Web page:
Figures suggest there has been a 50% rise in needlestick injuries.
Pressures of the pandemic and a lack of training have led to a 50% rise in needlestick injuries, a Royal College of Nursing (RCN) report suggests.
Sharps injuries are where a needle, blade (such as a scalpel), or other medical instruments unintentionally penetrate the skin.
Nearly two-thirds (63%) of the 7,571 RCN members asked said they had received at least one sharps injury during their careers.
Fatigue and a lack of training.
A quarter (25%) of mental health unit staff sustained sharps injuries in the last 12 months, as did 22% of care/nursing homes staff and 18% of patients’ homes staff.
Fatigue tops this list of reasons for injuries with more than a quarter of nursing staff (27%) citing it for a reason and more than 1 in ten (12%) saying staffing levels contributed to their injury.
There was also a concerning lack of training with 25% of respondents saying they had no training on safe sharps use and 21% saying they had not received any education on reporting sharps injuries.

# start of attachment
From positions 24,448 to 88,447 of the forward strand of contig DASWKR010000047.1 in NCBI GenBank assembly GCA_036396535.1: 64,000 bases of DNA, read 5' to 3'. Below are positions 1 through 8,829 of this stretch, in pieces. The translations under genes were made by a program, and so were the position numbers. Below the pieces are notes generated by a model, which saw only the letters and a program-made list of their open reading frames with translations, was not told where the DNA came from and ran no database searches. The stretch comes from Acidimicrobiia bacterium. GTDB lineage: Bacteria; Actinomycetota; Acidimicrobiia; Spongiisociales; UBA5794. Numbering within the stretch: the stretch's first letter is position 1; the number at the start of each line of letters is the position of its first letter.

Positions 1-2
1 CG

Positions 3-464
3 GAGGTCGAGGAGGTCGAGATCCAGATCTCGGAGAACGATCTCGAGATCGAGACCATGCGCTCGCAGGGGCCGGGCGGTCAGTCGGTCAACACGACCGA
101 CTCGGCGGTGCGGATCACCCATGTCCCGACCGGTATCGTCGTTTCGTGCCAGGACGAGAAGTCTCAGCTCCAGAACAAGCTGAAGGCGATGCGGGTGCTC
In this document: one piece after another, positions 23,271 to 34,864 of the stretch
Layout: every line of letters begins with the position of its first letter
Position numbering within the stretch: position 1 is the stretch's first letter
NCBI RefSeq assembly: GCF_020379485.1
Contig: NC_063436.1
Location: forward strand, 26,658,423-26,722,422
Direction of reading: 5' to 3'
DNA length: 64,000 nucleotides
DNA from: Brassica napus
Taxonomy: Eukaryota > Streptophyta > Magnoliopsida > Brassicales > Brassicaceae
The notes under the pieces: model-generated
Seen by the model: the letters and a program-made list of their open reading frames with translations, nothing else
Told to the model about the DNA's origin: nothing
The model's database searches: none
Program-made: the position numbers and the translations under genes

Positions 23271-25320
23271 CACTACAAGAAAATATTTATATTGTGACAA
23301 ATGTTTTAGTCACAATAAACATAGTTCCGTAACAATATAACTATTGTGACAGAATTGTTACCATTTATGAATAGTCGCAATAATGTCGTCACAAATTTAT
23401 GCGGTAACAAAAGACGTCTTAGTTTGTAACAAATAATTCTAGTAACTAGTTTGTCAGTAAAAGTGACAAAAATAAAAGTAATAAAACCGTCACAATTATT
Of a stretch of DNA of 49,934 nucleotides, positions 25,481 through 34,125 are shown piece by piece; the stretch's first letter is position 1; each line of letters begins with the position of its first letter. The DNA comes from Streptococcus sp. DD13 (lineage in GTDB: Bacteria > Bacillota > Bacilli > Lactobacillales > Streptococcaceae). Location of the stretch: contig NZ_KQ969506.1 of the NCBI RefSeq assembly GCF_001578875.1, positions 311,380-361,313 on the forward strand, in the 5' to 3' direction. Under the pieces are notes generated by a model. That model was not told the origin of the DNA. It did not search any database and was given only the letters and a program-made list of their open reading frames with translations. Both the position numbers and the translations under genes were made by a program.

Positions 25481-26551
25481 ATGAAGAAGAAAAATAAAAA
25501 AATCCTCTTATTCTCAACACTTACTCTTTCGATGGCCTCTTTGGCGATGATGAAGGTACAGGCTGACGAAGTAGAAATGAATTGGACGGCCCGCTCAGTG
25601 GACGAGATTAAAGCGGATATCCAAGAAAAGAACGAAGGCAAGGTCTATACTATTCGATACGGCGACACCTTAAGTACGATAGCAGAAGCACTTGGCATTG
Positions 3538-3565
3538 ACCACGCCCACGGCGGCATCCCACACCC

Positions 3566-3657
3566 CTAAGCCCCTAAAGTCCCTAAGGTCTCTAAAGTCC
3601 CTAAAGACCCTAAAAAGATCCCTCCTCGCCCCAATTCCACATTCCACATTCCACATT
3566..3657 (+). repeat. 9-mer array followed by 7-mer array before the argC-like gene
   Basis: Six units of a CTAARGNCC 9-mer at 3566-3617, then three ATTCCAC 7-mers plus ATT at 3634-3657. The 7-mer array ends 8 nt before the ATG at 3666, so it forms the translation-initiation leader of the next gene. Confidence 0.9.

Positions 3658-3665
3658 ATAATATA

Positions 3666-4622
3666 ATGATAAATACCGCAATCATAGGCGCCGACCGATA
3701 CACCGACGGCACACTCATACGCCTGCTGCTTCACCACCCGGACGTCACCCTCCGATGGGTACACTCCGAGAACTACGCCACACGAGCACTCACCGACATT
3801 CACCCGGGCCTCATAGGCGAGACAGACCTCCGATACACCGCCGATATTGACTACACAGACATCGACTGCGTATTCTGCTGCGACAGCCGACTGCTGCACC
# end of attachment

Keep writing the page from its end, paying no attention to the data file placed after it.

Even after injury less than half (48%) attended a follow-up meeting and 40% reported not receiving any medical advice.
The report found that wearing personal protective equipment (PPE) was considered a contributing factor by 9% of staff.
Some way to go.
Rose Gallagher, RCN Professional Lead for Infection Prevention and Control, said: “All nursing staff who work with sharps should have training in how to use them safely.
“In 2013 new regulations were brought in to reduce sharps injuries but these findings suggest there is still some way to go to protect all parts of the nursing workforce.
“We now need to see greater efforts for better reporting and training to not only prevent injuries but to ensure there are stronger procedures to follow-up and protect nursing staff after injuries.”